• Ummm.

    Well alrighty, then.

  • Gman

    Seeing how you can type formed sentences, it would appear that you had the privilege of an education, which is far more than these children sucking on cigars or the fine particles of coal dust ever got.

  • Micah

    Well considering my true education didn’t really come till college, your comparison is moot. High school to me was a game of popularity, not a think tank for making our kids responsible adults. A job does that, especially when a family is in poverty. Furthermore, consider the medical science of the day. How many people the health effects of smoking and the coal mines?

  • Ken

    That is an uneducated view.

  • MS

    Wow, amazing photographs.

  • A_Lwin

    Thank you, I didn’t know that. Perhaps we should honor what he did by remembering his birthday every year. I had seen many of his photos but never realized Lewis Hines was the photographer until this article.

  • http://www.vincentmorretino.com/ fast eddie

    Most likely plates, not film. One of the captions says “On account of the intense darkness in the mine, the hieroglyphics on the door were not visible until plate was developed.” Also, Daile Kaplan mentions the Hine’s “fifty pounds of photographic equipment.”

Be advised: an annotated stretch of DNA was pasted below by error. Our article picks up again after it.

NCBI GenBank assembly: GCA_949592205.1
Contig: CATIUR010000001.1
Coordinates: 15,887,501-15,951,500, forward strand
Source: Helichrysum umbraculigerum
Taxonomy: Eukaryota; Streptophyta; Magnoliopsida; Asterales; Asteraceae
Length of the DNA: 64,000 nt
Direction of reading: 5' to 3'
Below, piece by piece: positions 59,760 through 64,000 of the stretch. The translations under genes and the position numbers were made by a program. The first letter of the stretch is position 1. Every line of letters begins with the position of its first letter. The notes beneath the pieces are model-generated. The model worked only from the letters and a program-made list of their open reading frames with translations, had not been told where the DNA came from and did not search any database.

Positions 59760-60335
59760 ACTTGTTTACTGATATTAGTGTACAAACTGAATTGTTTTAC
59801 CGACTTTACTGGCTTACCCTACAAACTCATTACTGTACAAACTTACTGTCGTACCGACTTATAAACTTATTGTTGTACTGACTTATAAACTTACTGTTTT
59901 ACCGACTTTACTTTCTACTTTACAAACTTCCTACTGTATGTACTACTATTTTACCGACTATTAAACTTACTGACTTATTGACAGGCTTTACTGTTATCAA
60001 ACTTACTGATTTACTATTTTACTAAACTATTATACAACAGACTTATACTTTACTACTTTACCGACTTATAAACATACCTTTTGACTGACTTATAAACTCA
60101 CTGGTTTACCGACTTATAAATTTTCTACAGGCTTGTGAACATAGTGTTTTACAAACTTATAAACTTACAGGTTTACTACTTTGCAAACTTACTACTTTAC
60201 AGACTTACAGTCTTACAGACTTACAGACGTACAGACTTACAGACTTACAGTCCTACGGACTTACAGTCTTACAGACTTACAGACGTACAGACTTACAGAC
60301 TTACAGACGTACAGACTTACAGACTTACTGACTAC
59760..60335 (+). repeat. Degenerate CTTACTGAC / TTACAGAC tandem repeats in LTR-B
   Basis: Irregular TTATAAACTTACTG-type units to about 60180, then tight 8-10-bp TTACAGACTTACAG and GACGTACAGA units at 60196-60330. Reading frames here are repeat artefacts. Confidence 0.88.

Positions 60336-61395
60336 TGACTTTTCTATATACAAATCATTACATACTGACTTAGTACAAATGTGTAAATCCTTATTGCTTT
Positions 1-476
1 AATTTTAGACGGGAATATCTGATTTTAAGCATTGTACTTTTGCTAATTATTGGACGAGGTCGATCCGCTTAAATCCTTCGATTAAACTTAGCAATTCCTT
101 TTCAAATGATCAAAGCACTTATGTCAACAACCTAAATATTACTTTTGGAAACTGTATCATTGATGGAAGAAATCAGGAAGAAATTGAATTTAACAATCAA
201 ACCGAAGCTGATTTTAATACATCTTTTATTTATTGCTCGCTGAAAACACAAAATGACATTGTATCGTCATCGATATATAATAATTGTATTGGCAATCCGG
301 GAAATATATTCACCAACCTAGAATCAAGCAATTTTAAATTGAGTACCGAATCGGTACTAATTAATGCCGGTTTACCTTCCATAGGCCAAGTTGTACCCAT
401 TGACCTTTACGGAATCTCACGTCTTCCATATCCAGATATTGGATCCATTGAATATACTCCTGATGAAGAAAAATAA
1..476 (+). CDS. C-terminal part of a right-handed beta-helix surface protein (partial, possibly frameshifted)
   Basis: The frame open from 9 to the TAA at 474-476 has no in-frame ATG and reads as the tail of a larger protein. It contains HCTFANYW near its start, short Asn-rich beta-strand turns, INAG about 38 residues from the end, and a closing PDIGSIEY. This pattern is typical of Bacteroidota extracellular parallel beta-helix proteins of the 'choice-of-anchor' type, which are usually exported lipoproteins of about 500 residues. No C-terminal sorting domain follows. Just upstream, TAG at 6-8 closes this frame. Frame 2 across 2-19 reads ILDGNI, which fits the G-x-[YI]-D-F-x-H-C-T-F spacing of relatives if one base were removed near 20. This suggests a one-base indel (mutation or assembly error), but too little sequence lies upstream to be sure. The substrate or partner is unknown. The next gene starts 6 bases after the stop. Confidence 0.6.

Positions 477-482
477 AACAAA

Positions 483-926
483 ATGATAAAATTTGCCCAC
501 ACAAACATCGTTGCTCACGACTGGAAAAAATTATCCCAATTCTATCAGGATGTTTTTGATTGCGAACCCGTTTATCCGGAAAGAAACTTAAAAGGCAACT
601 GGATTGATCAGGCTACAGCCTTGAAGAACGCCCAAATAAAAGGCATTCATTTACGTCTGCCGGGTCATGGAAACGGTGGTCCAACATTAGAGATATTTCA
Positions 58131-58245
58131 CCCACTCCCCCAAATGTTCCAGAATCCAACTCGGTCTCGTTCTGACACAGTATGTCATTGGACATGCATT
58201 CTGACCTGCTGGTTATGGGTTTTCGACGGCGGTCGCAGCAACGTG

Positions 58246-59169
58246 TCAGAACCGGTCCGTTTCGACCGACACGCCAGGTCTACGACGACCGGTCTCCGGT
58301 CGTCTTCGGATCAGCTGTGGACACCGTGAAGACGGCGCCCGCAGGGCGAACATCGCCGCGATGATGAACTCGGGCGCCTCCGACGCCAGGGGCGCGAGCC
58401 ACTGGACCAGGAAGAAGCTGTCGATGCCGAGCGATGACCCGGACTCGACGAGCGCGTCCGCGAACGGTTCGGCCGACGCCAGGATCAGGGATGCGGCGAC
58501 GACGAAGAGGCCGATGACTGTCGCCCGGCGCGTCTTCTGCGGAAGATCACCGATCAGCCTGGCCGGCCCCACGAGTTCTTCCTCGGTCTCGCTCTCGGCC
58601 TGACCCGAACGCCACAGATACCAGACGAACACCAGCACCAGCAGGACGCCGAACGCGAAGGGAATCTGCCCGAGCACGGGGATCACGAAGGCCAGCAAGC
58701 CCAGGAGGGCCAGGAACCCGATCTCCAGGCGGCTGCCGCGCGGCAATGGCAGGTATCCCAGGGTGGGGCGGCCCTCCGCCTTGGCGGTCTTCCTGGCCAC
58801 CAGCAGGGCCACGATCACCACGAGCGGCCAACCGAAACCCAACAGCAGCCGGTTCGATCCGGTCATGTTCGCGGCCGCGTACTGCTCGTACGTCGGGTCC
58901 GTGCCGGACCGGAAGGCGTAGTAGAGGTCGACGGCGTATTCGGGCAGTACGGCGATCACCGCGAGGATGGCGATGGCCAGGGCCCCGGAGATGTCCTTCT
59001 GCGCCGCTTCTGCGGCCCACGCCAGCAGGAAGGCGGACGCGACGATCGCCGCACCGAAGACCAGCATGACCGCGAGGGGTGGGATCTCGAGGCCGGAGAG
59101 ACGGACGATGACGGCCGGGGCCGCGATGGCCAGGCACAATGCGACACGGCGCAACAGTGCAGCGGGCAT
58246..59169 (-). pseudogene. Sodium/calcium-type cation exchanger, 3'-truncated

• Norshan Nusi

    Dang….that clears up why it has large DR…

  • Paul

    already seen in Switzerland :)

  • Ben

    What is an interesting thought experiment is if you would ever allow your children to work in these conditions. I think not. People who put forward these thoughts are always ok with someone else’s kids working in abject poverty, but not them or their own. There are many other answers to protect children from poverty then repealing these hard won labor laws of the late 1800s/early 1900s, but as long as we have market worshiping capitalists who mistakenly believe the current system is some kind of immutable natural framework, and that other people can suffer through the flaws, we won’t make any progress.

  • kldgfsdfsdf

    Dick